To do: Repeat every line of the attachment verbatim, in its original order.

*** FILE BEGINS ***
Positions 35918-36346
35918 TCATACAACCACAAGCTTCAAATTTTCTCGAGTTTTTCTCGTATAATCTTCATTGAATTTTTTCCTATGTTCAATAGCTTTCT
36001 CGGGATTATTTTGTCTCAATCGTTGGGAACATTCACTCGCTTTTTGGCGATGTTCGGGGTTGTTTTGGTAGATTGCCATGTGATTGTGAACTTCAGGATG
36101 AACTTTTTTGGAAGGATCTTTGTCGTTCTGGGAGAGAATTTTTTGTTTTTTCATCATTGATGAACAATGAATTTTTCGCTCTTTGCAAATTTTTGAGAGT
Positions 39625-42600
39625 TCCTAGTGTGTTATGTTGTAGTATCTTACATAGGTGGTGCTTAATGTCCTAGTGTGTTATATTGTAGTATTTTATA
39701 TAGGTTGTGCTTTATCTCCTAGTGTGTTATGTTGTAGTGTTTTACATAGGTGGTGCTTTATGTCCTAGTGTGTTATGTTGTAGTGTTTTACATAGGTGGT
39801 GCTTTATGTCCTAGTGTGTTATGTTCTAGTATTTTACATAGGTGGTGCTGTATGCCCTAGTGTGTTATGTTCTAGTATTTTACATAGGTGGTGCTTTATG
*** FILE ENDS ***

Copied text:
Positions 35918-36346
35918 TCATACAACCACAAGCTTCAAATTTTCTCGAGTTTTTCTCGTATAATCTTCATTGAATTTTTTCCTATGTTCAATAGCTTTCT
36001 CGGGATTATTTTGTCTCAATCGTTGGGAACATTCACTCGCTTTTTGGCGATGTTCGGGGTTGTTTTGGTAGATTGCCATGTGATTGTGAACTTCAGGATG
36101 AACTTTTTTGGAAGGATCTTTGTCGTTCTGGGAGAGAATTTTTTGTTTTTTCATCATTGATGAACAATGAATTTTTCGCTCTTTGCAAATTTTTGAGAGT
Positions 39625-42600
39625 TCCTAGTGTGTTATGTTGTAGTATCTTACATAGGTGGTGCTTAATGTCCTAGTGTGTTATATTGTAGTATTTTATA
39701 TAGGTTGTGCTTTATCTCCTAGTGTGTTATGTTGTAGTGTTTTACATAGGTGGTGCTTTATGTCCTAGTGTGTTATGTTGTAGTGTTTTACATAGGTGGT
39801 GCTTTATGTCCTAGTGTGTTATGTTCTAGTATTTTACATAGGTGGTGCTGTATGCCCTAGTGTGTTATGTTCTAGTATTTTACATAGGTGGTGCTTTATG